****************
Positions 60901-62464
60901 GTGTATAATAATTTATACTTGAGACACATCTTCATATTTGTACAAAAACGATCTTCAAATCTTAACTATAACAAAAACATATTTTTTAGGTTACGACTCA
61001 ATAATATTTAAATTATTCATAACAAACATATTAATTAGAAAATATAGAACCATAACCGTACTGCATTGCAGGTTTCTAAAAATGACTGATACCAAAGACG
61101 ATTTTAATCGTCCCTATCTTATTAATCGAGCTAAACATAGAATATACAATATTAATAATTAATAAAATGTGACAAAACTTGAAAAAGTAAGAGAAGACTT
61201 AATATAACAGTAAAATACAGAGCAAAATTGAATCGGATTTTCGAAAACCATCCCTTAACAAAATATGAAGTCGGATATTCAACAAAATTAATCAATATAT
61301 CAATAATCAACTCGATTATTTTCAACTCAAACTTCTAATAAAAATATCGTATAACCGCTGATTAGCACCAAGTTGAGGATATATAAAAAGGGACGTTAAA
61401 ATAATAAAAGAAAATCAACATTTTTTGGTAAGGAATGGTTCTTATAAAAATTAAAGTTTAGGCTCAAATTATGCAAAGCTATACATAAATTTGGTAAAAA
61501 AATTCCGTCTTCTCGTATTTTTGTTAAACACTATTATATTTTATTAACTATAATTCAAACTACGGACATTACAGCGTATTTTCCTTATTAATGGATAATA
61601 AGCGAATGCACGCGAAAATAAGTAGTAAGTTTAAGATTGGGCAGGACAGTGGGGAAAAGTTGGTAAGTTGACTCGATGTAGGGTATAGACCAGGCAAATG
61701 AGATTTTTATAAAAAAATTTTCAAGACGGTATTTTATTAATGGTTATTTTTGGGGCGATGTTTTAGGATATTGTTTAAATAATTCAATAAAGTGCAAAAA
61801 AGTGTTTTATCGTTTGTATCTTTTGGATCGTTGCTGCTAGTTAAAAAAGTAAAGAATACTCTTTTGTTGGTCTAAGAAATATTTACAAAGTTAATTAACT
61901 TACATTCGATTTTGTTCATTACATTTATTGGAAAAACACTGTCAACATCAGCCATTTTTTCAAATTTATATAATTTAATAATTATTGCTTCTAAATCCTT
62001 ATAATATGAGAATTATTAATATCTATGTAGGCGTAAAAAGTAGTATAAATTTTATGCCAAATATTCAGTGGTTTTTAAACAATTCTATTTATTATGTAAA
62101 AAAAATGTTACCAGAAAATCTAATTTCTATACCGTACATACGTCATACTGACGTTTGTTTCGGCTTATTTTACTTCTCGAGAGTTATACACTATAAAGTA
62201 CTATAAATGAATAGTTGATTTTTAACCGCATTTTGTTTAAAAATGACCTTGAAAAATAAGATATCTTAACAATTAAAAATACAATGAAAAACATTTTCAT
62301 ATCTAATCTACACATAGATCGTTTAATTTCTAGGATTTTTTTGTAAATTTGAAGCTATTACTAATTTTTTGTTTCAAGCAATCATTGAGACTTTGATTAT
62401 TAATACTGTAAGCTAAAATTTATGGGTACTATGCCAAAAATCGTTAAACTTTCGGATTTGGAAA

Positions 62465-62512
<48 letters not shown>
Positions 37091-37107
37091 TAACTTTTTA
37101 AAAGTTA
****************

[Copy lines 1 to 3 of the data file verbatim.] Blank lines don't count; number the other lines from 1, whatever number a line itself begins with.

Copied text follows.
Positions 60901-62464
60901 GTGTATAATAATTTATACTTGAGACACATCTTCATATTTGTACAAAAACGATCTTCAAATCTTAACTATAACAAAAACATATTTTTTAGGTTACGACTCA
61001 ATAATATTTAAATTATTCATAACAAACATATTAATTAGAAAATATAGAACCATAACCGTACTGCATTGCAGGTTTCTAAAAATGACTGATACCAAAGACG